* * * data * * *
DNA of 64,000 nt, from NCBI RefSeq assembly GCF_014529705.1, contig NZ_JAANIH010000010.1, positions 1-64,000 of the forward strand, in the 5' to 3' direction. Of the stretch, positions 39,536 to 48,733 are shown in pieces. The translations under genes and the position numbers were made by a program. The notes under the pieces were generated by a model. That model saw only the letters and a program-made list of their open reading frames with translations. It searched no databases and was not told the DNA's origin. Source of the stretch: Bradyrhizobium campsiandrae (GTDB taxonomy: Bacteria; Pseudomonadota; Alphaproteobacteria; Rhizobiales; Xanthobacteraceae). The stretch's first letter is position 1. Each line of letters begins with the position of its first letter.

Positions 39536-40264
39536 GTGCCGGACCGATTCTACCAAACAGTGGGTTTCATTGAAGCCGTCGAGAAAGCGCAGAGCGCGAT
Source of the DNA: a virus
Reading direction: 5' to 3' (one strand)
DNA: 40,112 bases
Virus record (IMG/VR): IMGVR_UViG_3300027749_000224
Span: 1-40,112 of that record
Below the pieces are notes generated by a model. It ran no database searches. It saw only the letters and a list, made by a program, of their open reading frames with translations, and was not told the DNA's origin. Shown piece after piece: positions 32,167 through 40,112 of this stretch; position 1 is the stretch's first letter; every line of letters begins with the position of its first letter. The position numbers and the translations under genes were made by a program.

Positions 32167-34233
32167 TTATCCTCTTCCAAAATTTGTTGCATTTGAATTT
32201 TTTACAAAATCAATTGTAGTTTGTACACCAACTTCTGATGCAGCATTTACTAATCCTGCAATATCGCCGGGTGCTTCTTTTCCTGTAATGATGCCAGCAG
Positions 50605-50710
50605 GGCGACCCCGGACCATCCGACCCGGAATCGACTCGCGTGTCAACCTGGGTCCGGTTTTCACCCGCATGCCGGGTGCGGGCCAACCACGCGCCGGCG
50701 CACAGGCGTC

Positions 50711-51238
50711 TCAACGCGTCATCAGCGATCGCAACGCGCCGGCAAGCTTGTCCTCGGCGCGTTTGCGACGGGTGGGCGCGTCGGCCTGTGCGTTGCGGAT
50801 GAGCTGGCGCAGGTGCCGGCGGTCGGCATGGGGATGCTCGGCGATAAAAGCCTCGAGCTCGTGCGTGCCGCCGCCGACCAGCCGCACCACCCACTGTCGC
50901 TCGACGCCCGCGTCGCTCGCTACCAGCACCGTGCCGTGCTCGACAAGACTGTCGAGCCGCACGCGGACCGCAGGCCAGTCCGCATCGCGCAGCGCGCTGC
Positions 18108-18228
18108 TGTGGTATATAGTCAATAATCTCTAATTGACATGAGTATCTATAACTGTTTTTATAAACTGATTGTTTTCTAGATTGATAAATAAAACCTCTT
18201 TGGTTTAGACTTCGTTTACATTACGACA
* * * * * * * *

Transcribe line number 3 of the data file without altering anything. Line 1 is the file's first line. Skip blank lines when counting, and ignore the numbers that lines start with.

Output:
39536 GTGCCGGACCGATTCTACCAAACAGTGGGTTTCATTGAAGCCGTCGAGAAAGCGCAGAGCGCGAT